For the second stop on our mini-tour, I picked the closest place to me on the Year of Alabama BBQ app that I had not previously visited: Pruett’s in Gadsden AL. It opened in 1976 and a wonderful blog called The Great North Alabama BBQ Quest paid them a visit in the spring of 2013. Sadly, this blog is no longer being updated; the writer moved back to Europe last year, but it is a terrific resource.
Pruett’s continued the tradition of a majority of places that we visit in Alabama, and the Carolinas, serving Pepsi over Coke. Four of the five new restaurants that we visited on this loop were Pepsi joints, but only Pruett’s has a sign this amusing:
Pruett’s is the newest of the four barbecue joints that we visited on this trip, but it has very old roots. The Pruett family are the original owners of Anniston’s Goal Post Bar-B-Q, which closed in 2013 after a nearly seventy-year run with multiple owners, and also Betty’s Bar-B-Q in that town, which explains why the iconic neon sign from Goal Post relocated to Betty’s. I also noticed that Pruett’s and Betty’s share a mascot. You see him on that Pepsi sign above, the pig in overalls having caught a big fish. Although I can’t help but notice that the 1970s version of the pig on that sign is smoking, and his modern incarnation doesn’t have a pipe. Since the Goal Post’s final owner, Lamar Phillips, had such a bad experience with the anti-smoking ordinances in Anniston, I find that appropriate!
As for the food, I confess that when I read that Pruett’s and Betty’s have such a close link, my heart sank a trace, because my end-of-the-day meal at Betty’s a few months ago was not bad, but hardly thrilling. Happily, the sandwich that I had here was much, much better. (I should note that the techniques are a little different at each place, because while the links between the restaurants are familial, there is no hands-on sharing of management or pit procedure.) I said at the time that I didn’t give Betty’s a really fair shake, and that no barbecue place does its best work at the end of the business day, but I truly didn’t get a feel for the place. Pruett’s, on the other hand, I got a very good feel for. It’s a huge restaurant that feeds more than a hundred at a time, great big mobs that come for barbecue and seafood. Carry-out orders are managed in the small building next door, called Little Pruett’s, because there isn’t room for them at this incredibly and justifiably popular place.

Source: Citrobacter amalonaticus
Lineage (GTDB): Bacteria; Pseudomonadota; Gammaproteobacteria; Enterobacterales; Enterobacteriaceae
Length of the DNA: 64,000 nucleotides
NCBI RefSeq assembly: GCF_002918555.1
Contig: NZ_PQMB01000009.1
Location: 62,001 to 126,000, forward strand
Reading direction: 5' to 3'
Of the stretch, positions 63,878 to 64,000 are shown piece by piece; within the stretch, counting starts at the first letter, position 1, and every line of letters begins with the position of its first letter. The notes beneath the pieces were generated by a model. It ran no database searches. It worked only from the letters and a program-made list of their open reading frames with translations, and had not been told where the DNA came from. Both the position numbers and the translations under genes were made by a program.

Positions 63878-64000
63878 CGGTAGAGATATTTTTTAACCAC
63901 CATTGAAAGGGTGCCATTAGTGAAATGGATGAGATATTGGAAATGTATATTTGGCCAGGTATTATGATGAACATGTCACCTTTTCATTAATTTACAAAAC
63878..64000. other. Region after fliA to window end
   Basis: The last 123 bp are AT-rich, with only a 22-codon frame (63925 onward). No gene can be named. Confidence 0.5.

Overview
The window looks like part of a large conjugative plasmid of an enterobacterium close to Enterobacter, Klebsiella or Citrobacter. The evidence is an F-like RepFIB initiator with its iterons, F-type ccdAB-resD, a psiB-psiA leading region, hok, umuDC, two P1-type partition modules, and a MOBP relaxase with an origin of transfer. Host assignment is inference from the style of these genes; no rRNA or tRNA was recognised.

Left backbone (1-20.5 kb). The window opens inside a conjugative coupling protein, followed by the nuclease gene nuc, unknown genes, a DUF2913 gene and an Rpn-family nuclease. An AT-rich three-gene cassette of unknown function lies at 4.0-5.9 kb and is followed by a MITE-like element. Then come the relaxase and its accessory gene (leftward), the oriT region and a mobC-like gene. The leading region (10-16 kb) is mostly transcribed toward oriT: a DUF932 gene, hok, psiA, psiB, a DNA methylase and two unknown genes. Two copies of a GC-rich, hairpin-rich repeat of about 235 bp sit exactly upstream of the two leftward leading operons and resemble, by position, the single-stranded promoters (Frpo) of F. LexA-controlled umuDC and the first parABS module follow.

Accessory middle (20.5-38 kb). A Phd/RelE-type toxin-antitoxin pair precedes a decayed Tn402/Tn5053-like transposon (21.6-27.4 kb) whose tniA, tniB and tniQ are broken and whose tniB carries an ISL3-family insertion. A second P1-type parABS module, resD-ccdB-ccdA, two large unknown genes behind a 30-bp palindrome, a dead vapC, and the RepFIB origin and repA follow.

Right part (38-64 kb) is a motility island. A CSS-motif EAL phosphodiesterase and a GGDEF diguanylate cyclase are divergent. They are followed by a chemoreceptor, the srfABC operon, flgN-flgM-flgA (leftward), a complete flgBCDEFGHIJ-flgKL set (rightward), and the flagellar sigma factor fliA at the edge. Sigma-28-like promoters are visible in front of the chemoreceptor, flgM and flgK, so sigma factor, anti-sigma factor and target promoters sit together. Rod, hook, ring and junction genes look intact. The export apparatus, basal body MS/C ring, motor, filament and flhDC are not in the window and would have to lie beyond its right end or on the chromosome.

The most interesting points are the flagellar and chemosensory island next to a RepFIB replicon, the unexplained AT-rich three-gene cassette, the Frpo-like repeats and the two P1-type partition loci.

I had a pork sandwich and a bowl of Brunswick stew, which was a better bowl of stew than what you usually find in Alabama, full of meat, thin, although with a few more lima beans than it really needed. The barbecue, sadly, is served with the sauce – “it comes with sauce,” my server told me when I asked for it dry – but happily, the sauce is a mildly sweet tomato-vinegar blend that goes very well with the smoky pork. They use hickory wood in a pit built into the side of the restaurant. The taste of smoke was not especially strong – that would come a little over an hour down the road – but what I sampled was a really nice blend of flavors.
They do very good work at Pruett’s. This was my favorite meal of the day, and while I won’t claim that I would make a big detour to return, you can definitely see why the locals love this place. I’m very glad I picked this restaurant, and wouldn’t mind a longer visit if we are in the area again.
Incidentally, one final note regarding the restaurant’s name and mascot: I noticed that a whole lot of restaurants around Gadsden advertise that they serve catfish. The town is located on the Coosa River, between Lake Weiss and Lake Neely Henry, and there’s said to be some really good fishing around here. I like to see so many local restaurants serving locally-sourced fish. Good for them!
Are you planning a barbecue road trip? You can see all the barbecue restaurants that we have visited for our blog (more than 340 !) on this map, with links back to the original blog posts!